Despite brave and bullying promises from Republicans to repeal the health reform "monstrosity" this past week, they can't do it. Not in the next two years, and maybe not even in 2012, no matter who wins the presidency. Why? For now, because even if the Senate agreed with the House and passed a repeal bill, President Obama would veto it. By 2012 the growing number of Americans (more than half) who already like provisions of the new law, will want to keep them.
If not repeal then, what about death by a thousand cuts? Most policy analysts believe that there are several provisions of the law that could well be revised or starved, if not outright repealed. Most of those provisions will mean little to the American public (e.g. the Independent Payment Advisory Board (IPAB), the Center for Innovation in Medicare, the Patient Outcomes Research Institute (PCORI), the 1099 reporting requirements), but at least the first three are key to cost control in the long run. The much debated individual mandate, requiring everyone to have insurance, is making its way through the courts and could well end up in the Supreme Court, where the outcome is unknown. Republicans have vowed to have hearings every week next year, many of which will focus on the health reform law. The goal of those hearings is to stab health reform in its heart over and over again, and advocates for health reform can only hope that Americans are too busy trying to survive to listen to C-SPAN.
There are at least four groups of Americans who will gain a lot from health reform and who should push back on repeal or revision - 1) Those who can't buy any insurance because they are or have been sick 2) Those who can't afford insurance even if they are well, 3) Those who are employed but would love to leave their job but are afraid of losing their insurance, and 4) Those whose livelihoods depend on getting paid for providing care (i.e. doctors, nurses, hospitals, pharmaceutical companies, etc.) The latter category is a huge constituency for most of the basic aspects of the health reform law, since the burden of the uninsured on hospitals and doctors is becoming unsustainable. Even the health insurer constituency supports aspects of health reform like the individual mandate, since if everyone is "in", the healthy can subsidize the sick in a reasonable way.
The most important question to ask now is: What would the Republicans propose IF they could repeal health reform? Unfortunately, their answers are as old as the debate itself. There is absolutely nothing new in the pledges to America of Reps. Cantor and Boehner. They make the same old talking points they have been making for 20 years: 1) Selling insurance across state lines; 2) malpractice reform; and 3) more personal responsibility for health care. These solutions sound innocuous but they will not solve either the crisis of the uninsured or the need to bring costs down. John Goodman has made some good points about the value of selling insurance across state lines, but his argument relies primarily on a public that is willing to pay less to get less, and then not whine when they get sick and want more! Selling insurance across state lines means that insurance companies will base themselves in states that have little regulation and few mandates to cover things like maternity care or even emergency services. Malpractice reform has been shown over and over again to contribute less than 2% to the costs of health care, so while it is a good idea, it is not "the" answer to the most pressing health reform issues. And more personal responsibility usually translates into high deductible plans that requires the member to spend $2500 or more out of their pocket before any serious coverage kicks in. These "consumer driven" plans, as they are called, are much the same as the high deductible plans that many Americans currently hold, although occasionally they cover doctor visits with a co-pay. They are based on the theory that buying medical care is like buying a car or a refrigerator, which of course it is not. Despite Republican attacks on health reform, at least ten of the main ideas in the Affordable Care Act have previously been proposed by Republicans, according to the Center for American Progress.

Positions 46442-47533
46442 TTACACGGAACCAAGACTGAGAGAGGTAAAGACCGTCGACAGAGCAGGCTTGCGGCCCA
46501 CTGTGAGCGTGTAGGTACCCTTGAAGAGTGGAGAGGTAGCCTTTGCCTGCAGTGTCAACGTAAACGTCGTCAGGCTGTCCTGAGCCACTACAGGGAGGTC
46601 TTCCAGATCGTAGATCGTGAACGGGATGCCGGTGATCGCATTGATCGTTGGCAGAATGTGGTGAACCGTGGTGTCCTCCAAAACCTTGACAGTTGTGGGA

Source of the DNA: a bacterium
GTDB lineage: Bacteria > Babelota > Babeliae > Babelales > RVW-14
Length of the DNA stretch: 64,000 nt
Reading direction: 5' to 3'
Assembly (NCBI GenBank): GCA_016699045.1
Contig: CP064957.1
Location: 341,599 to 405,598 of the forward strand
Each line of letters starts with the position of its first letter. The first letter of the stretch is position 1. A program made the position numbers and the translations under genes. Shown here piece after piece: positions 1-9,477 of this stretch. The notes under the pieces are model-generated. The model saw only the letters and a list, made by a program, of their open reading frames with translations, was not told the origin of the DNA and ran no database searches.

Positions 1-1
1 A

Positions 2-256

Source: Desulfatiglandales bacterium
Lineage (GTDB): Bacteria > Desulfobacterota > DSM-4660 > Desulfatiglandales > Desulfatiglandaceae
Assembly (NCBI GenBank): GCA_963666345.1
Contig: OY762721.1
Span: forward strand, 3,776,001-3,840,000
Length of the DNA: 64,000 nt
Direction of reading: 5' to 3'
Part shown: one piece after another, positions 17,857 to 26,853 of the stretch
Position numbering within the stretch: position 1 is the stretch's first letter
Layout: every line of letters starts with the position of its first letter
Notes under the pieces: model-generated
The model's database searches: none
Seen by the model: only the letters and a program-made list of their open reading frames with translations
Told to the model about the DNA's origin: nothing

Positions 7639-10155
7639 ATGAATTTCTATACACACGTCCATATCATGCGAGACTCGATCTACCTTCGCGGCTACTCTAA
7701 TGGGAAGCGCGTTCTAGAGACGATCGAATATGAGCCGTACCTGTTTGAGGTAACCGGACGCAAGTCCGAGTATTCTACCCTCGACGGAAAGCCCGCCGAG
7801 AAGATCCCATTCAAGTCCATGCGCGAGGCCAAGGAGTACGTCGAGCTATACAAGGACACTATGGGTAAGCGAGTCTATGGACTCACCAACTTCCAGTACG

What should we watch for in the next year or so? Regular hearings by Congress which will require key Administration officials to spend time preparing for and defending health reform; symbolic gestures like bills that have no chance of passage but will appear like "progress" for those that oppose health reform; provisions that take away the money (or try to) from the implementation of full reform in 2014; and countless provisions of the law attached to other bills like defense that make them hard to vote down. Symbolic politics is just that. It is symbolic not action. It does not solve problems. It makes Washington politicians "look" like they are solving problems. But in the end, Americans and their families who are not lucky enough to be completely healthy with jobs and health insurance, will struggle to get coverage and keep it. Buyer beware, you say? Voters already rejected that idea. But if you voted differently, you need to pay attention to what is about to happen and help your friends and families understand the real purpose of these activities. It will be more important than ever to keep refuting the lies and misrepresentations of health reform.
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